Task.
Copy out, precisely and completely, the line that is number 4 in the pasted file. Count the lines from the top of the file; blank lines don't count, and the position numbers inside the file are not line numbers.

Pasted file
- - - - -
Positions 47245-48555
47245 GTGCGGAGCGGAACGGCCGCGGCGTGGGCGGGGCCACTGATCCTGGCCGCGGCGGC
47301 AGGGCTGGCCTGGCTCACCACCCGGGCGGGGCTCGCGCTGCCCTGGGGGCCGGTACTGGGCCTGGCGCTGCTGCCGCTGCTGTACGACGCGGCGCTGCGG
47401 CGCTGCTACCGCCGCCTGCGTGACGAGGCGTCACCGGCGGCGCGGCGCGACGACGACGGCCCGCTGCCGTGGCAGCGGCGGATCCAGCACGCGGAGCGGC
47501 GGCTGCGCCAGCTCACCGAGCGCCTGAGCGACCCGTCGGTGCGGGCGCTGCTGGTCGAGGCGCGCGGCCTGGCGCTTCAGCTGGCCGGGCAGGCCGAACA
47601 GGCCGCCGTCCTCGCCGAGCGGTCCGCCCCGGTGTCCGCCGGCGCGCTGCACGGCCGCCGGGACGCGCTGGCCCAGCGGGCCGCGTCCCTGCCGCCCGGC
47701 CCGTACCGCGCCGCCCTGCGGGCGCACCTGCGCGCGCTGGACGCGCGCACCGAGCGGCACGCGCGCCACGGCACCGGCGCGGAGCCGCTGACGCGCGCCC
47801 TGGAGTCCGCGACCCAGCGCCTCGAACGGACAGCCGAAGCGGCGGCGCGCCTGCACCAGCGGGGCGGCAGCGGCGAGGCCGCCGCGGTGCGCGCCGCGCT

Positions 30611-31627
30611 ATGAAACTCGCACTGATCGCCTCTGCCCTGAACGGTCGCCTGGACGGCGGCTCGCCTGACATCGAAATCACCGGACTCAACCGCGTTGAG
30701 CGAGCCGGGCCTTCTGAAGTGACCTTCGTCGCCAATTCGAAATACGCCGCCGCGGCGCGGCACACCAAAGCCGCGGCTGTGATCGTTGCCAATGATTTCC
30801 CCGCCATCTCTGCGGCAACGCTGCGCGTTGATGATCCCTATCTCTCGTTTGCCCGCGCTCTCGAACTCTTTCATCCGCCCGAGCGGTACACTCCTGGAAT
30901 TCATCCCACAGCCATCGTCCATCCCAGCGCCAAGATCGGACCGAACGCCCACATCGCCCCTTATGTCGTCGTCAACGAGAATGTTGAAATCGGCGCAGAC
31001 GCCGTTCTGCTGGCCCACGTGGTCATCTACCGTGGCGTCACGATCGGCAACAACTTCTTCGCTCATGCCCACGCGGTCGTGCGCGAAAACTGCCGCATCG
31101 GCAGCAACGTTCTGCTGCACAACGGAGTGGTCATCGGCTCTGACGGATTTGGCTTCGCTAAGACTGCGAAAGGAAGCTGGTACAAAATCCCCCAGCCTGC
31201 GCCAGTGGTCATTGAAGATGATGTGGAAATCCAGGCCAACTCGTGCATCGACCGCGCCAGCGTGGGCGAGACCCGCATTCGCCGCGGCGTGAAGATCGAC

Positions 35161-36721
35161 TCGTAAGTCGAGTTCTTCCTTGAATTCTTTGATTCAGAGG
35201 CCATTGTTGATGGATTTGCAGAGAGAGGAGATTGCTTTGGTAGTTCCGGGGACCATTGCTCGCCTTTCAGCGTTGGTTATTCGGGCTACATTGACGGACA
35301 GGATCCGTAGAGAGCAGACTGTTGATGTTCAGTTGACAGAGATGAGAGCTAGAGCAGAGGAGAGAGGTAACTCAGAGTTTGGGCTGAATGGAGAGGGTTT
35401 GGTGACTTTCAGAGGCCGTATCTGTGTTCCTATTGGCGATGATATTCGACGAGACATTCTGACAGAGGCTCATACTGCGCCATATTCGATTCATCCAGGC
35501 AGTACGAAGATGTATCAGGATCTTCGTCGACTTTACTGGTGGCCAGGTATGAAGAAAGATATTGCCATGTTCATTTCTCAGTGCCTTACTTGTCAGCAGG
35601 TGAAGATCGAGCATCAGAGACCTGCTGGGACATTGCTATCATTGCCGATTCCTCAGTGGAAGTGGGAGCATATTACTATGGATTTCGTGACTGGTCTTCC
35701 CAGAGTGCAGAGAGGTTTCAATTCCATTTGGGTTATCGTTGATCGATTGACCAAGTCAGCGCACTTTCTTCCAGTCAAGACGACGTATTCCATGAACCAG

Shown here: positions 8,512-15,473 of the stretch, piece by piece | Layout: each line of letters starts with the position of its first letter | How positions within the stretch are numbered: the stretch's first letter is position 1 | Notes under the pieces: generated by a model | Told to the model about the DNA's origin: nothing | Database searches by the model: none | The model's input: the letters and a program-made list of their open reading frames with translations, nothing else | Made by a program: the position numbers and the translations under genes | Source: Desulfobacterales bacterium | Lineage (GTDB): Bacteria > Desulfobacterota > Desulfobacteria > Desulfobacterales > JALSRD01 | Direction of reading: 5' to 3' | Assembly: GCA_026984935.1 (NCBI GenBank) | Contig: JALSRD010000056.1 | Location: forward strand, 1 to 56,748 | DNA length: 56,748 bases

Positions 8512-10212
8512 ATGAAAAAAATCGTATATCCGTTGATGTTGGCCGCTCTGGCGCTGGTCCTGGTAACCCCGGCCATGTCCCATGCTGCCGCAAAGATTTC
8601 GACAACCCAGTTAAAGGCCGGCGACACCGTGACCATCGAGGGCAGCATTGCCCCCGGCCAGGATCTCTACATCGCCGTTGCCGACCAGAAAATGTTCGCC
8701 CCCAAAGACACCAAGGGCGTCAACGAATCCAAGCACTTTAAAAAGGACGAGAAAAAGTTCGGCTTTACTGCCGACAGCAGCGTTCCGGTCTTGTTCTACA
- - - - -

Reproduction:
47401 CGCTGCTACCGCCGCCTGCGTGACGAGGCGTCACCGGCGGCGCGGCGCGACGACGACGGCCCGCTGCCGTGGCAGCGGCGGATCCAGCACGCGGAGCGGC